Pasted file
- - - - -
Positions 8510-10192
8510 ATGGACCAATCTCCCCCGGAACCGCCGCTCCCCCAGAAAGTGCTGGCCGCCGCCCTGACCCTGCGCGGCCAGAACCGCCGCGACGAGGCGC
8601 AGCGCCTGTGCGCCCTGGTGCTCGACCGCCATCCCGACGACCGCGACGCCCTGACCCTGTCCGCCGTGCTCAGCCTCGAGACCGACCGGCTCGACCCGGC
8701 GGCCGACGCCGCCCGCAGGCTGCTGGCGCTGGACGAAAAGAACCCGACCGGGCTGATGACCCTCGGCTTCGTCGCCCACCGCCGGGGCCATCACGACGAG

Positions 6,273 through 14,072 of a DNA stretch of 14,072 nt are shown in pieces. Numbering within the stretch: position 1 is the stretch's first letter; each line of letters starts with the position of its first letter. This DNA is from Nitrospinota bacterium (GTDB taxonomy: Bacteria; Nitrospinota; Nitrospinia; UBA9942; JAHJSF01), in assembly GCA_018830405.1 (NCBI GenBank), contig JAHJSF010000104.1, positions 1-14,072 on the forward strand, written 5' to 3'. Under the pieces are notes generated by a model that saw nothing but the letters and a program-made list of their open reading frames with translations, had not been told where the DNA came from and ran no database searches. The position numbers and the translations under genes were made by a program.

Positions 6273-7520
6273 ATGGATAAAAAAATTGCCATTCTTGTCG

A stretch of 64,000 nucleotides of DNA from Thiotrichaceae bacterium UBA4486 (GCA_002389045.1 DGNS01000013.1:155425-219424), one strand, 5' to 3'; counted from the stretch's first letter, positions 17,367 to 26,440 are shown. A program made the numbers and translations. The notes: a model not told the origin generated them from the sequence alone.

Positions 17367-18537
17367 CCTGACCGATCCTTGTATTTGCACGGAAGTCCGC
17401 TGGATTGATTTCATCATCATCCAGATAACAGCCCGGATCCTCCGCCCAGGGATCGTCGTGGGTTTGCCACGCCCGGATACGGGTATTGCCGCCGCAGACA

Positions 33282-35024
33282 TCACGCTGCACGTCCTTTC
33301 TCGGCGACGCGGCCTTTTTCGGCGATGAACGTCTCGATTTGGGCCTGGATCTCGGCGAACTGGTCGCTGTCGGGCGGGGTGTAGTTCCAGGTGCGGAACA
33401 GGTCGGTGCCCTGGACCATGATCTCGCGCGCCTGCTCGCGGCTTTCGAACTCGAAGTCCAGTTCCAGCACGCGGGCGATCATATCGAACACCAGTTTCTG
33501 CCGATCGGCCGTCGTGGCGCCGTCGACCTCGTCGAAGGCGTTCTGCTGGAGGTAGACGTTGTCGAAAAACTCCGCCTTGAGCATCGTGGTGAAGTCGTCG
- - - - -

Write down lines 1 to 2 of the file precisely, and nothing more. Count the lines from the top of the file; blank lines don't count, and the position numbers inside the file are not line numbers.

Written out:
Positions 8510-10192
8510 ATGGACCAATCTCCCCCGGAACCGCCGCTCCCCCAGAAAGTGCTGGCCGCCGCCCTGACCCTGCGCGGCCAGAACCGCCGCGACGAGGCGC